1 1/2 teaspoons ground cinnamon
1 teaspoon freshly grated nutmeg
1/4 teaspoon ground cloves
1/4 teaspoon ground allspice
1 (15oz) can solid-pack pumpkin
3/4 cup vegetable oil
2 1/4 cups sugar
4 large eggs
2 Granny Smith apples, peeled, cored, and chopped

Make the topping: Blend together flour, sugar, cinnamon, and butter in a small bowl with your fingertips until mixture resembles coarse meal. Set aside.

Make the bread: Preheat the oven to 350. Butter two 9-by-5 inch loaf pans.

Sift together flour, salt, baking soda, cinnamon, nutmeg, cloves, and allspice into a medium bowl. Whisk together pumpkin, oil, sugar, and eggs in a large bowl. Add flour mixture to wet ingredients, stirring until well combined. Fold in apples.

Divide batter between buttered loaf pans. Sprinkle half of topping evenly over each loaf. Bake until a wooden pick or skewer inserted in center of bread comes out clean, 50 to 60 minutes.

Cool loaves in pans for 45 minutes, then turn out onto rack and cool completely.

Baking Bread

Yesterday was a bread baking kind of day.

And so, as rain poured from these Mid-America skies, I got out the bread flour, tested the limits of my Kitchen Aid, and baked bread.

I used to be terrible at baking bread. It would never rise the way it was supposed to, so it would end up being super dense and not really good bread at all. Then I decided to try something different for the rise: I turned the oven on WARM, then as soon as it heated up, turned the oven off. This created a warm, draft-free space that was perfect for the yeast eating up all the sugar and helping my bread dough double in volume.

So far I have had a slice of bread with natural peanut butter {could anything be more delicious?!}, a grilled cheese sandwich with tomato soup, and Ree Drummond’s Egg In a Hole. All have been scrump-diddly-umptious.  I kind of want to eat them all again right now. But I will refrain, because, come on people, there’s only so much homemade bread one can eat while losing weight.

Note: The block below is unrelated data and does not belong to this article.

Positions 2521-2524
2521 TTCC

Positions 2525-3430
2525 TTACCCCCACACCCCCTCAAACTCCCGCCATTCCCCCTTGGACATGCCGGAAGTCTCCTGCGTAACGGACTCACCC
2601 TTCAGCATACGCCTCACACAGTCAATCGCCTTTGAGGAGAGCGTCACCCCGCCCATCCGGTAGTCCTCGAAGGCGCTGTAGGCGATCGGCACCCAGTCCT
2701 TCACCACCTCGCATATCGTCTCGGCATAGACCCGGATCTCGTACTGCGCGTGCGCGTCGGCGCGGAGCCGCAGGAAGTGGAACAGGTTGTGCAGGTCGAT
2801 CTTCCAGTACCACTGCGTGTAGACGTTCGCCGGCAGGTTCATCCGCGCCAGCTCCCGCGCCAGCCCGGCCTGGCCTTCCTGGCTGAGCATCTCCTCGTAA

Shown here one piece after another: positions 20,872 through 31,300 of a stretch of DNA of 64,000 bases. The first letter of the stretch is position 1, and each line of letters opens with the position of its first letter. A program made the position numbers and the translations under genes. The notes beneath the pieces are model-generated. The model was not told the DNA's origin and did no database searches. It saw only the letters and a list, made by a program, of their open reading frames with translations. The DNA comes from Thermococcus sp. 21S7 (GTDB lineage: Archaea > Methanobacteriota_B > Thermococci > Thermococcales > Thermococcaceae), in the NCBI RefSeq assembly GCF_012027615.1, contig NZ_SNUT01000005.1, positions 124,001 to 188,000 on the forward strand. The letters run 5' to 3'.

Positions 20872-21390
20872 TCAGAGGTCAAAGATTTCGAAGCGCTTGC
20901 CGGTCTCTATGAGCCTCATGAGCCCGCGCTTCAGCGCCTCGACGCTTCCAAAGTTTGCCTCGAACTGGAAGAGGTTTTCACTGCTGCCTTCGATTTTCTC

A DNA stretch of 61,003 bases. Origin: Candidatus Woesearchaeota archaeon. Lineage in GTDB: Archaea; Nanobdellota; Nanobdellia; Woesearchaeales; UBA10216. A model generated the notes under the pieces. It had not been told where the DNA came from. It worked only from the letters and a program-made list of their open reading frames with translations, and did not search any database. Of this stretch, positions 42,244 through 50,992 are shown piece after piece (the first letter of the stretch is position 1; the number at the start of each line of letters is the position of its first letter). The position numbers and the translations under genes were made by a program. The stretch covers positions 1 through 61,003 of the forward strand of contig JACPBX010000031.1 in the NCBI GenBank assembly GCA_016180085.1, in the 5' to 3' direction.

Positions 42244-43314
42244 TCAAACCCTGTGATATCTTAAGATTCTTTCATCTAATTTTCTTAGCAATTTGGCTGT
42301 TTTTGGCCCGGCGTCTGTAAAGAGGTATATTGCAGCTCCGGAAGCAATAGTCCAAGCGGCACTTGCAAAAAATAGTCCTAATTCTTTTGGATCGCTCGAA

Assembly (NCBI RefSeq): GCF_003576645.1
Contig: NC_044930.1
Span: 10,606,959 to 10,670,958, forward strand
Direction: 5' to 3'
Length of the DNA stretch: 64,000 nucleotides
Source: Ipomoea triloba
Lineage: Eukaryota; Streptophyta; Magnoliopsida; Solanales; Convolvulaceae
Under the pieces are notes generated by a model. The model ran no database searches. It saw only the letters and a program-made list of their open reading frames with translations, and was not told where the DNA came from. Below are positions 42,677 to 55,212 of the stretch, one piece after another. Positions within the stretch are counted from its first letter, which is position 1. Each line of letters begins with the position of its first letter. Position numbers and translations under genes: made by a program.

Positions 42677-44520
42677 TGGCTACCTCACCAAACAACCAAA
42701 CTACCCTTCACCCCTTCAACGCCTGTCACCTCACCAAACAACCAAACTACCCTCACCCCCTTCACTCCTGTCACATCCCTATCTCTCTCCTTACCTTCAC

Kristin’s Homemade White Bread:
Inspired by the Joy of Cooking Bread chapter.

6 cups bread flour
1 package active dry yeast
2 tablespoons sugar
1 tablespoon salt
1 tablespoon melted butter
2 1/4 cups warm water {105-115 degrees}
butter, for greasing the bread pans

In the bowl of an electric mixer, combine the active dry yeast and 1/4 cup of warm water. Let it sit until the yeast dissolves and bubbles. If it doesn’t bubble, start over because your yeast is not active and your bread won’t rise!

Add 3 cups of bread flour, the salt, sugar, and melted butter to the yeast and mix until combined. Next up add the remaining 3 cups of flour, 1/2 a cup at a time, until the dough is smooth and shiny. I had to add an additional teaspoon or so of water toward the end because my dough was too dry and not combining. Depending on how things go, you may need to add up to 1/2 cup more flour or a bit more water. Watching for the smooth and shiny consistency is key!

Once the dough is at the correct consistency, switch to the dough hook. Let your mixer “knead” the dough for 10 minutes. Remove it from the mixer and place it in a large bowl that you have coated with oil. Top with an oiled piece of plastic wrap, and place in a warm, draft-free place until the dough has doubled in volume – about 1.5 hours.

Punch the dough down, split it in half and place each half, seam side down, in a buttered bread pan. Cover loosely with oiled plastic wrap and place back in the warm, draft-free place for another 1.5 hours until it has doubled in volume yet again.

Remove the plastic wrap and bake the loaves at 450 for 10 minutes, then lower the heat to 350 and bake for 25 minutes. One great way to know if your bread is finished is to tap the bottom of the bread pan, and if it sounds hollow: you’re done! Thank you, Joy of Cooking, for teaching me this lovely fact.

May today be a bread baking day for you!



Malted Chocolate Cupcakes

Martha Stewart, you have outdone yourself.

I made these Malted Chocolate Cupcakes last week to bring to Carol’s Craft Party {I got invited to a party! I am hip and happening!} and then brought some over to my dear friend Debbie’s house the next day. They were a hit.

How could they not be? Chocolate? Malt? Cupcake?

Glenn and I had way too much fun trying to figure out which aisle in the supermarket to find malt powder. First we tried Target {where I found the cardigan to go with my Missoni dress… HELLO… I’m living a dream} which was no luck at all. Next up was the world’s largest Kroger. It’s like Kroger and Costco got together and gave birth to this store. I mean really, it’s insane.

Anyway, Glenn suggested we look near cereal because he claims malted milk powder is just like malt-o-meal. I told him there was no way that was the case, but still humored him by checking the cereal aisle. Yea, malted milk powder was nowhere near the cereal. We found it where I had suggested we look {please forgive me as I pat myself on the back real quick}: next to the Nesquick.

Martha says the malt powder adds an element of nostalgia. Considering the fact that I’ve had like one malt ever in life, the nostalgia didn’t come so much as the “oh hey! this is delicious!” I would imagine, however, that for someone like my parents, who grew up in the Norman Rockwell, Soda-shop, share-a-coke-in-penny-loafers era, the flavor of malt in these cupcakes would bring back great memories.